News Constitutional Law Professor Discusses "Roots of Modern Conservatism," Jan. 31
Marlboro, VT -- (January 21, 2011) -- Marlboro College will host a free, public lecture by Joseph Reisert, entitled "The Roots of Modern Conservatism" on Monday, January 31 at 7:00pm in Ragle Hall.
Reisert, a professor of constitutional law at Colby College in Maine, will address characteristics of the modern conservative's approach to governing in the wake of the newly-elected Republican majority in the U.S. House of Representatives. There is an extraordinary diversity within the conservative ranks, Reisert says, but at root are preferences for tradition over reason; for the local and particular against the general or cosmopolitan; and for the noble and beautiful over the useful and common. At bottom, says Reisert, these attachments or ideals are best understood as a response to the limits of what we can and do know about how society works and how to solve social problems.
Joseph Reisert has been teaching political theory and American constitutional law at Colby since the fall of 1996. He is currently at work on a book that aims to develop a Rousseauian political theory, building upon those elements of Rousseau's political philosophy that are most profound, while discarding those that have been refuted by subsequent argument and experience. His first book, Jean-Jacques Rousseau: A Friend of Virtue (Cornell University Press, 2003), examines Rousseau's arguments for the importance of virtue in politics and explains his efforts to impart that virtue to his readers and thereby lay the foundation for a healthier, more democratic society.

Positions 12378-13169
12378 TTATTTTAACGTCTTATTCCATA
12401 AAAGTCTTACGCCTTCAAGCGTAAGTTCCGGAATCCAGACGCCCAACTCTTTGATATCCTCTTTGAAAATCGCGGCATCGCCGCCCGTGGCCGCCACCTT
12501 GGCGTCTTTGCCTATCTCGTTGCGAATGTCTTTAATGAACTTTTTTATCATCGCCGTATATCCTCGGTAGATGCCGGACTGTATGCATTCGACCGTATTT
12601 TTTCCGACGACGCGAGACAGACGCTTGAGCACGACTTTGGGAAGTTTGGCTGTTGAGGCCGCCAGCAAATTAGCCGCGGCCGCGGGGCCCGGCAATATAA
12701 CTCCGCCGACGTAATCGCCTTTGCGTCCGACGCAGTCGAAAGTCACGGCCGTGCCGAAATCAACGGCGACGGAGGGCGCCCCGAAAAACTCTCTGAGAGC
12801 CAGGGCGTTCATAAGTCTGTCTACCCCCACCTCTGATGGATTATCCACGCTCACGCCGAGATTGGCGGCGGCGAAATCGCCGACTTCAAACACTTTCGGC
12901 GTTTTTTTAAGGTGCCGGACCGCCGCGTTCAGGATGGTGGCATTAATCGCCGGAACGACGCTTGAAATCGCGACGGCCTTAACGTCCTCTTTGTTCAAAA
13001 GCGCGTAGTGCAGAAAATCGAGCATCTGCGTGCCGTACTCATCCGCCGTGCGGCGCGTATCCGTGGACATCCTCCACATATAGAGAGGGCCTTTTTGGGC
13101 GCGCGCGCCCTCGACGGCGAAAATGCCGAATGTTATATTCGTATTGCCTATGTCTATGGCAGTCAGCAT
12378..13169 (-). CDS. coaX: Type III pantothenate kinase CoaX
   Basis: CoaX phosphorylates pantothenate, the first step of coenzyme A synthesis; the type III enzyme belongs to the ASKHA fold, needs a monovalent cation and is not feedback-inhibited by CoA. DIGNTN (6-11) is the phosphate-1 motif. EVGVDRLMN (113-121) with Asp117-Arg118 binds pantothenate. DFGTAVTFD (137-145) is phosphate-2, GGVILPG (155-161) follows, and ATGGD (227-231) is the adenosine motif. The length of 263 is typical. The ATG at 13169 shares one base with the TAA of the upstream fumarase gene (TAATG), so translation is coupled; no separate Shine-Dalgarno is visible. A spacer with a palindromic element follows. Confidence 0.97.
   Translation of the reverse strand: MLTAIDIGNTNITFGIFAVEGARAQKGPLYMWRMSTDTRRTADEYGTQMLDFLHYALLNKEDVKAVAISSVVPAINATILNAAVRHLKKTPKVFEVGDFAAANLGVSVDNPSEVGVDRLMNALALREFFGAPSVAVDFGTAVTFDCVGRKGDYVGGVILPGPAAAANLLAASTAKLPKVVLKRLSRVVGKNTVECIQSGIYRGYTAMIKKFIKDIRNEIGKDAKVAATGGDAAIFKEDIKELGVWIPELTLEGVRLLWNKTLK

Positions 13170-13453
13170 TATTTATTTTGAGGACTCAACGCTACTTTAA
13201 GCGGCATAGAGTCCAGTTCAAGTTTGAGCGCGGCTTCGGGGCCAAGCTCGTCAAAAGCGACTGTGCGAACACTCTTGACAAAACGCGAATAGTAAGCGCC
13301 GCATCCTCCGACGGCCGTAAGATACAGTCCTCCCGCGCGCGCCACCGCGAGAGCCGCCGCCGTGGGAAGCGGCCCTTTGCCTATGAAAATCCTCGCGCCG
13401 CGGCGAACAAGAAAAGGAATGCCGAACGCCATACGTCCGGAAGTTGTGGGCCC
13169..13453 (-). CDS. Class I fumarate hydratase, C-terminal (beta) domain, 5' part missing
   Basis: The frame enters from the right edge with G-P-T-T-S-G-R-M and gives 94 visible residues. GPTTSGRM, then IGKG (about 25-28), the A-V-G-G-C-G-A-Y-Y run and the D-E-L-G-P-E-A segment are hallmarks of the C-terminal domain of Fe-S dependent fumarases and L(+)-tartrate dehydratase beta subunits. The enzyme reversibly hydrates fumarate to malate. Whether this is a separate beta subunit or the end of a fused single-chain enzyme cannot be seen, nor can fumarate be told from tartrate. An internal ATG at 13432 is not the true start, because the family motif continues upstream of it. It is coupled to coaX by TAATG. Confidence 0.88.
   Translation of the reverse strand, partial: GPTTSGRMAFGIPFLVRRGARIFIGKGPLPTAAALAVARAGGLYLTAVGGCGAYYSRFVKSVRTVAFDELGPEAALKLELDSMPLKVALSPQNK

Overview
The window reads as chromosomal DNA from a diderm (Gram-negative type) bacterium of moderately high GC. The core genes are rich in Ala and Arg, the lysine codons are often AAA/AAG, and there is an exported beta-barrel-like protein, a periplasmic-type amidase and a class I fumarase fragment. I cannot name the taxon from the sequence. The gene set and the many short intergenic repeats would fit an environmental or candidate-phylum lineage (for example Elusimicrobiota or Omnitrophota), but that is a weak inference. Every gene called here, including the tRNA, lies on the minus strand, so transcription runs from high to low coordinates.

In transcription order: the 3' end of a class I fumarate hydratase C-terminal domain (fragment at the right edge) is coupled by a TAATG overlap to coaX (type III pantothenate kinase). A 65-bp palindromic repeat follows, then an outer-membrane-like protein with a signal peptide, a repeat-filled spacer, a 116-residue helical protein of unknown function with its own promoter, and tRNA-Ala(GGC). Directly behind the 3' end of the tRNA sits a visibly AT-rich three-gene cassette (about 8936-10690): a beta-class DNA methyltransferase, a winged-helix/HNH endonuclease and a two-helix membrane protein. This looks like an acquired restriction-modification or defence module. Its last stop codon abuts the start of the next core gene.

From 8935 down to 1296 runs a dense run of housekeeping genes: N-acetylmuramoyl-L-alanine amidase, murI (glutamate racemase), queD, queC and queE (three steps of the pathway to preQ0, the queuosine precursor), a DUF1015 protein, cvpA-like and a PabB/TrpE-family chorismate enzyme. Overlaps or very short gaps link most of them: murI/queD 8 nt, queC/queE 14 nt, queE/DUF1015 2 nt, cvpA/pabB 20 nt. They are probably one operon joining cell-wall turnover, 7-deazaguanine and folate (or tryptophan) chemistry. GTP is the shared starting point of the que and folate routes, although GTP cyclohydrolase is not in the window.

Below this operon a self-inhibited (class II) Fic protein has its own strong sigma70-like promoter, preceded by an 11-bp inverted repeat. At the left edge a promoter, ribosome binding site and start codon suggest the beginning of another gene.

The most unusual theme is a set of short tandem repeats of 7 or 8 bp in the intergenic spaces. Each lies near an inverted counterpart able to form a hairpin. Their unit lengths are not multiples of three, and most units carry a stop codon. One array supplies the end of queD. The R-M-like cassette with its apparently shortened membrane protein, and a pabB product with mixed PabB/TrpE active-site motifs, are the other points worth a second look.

Funding for this lecture comes from the Thomas Thompson Trust, which invites speakers whose point-of-view runs counter to the prevailing opinion on campus.
For more information, contact the Marlboro College public relations department at 802-251-7644 or email@example.com. In case of inclement weather, call the Marlboro College Events Information line, 802-451-7151.
Marlboro College offers undergraduate education in the liberal arts and, since 1997, master's degree programs for working adults in the areas of educational technology, internet technologies, health care administration and an MBA in Managing for Sustainability. Its 330 undergraduate students enjoy an 8:1 student-faculty ratio, a voice in governing the community and individualized courses of study on a 350-acre campus in the hills of southern Vermont.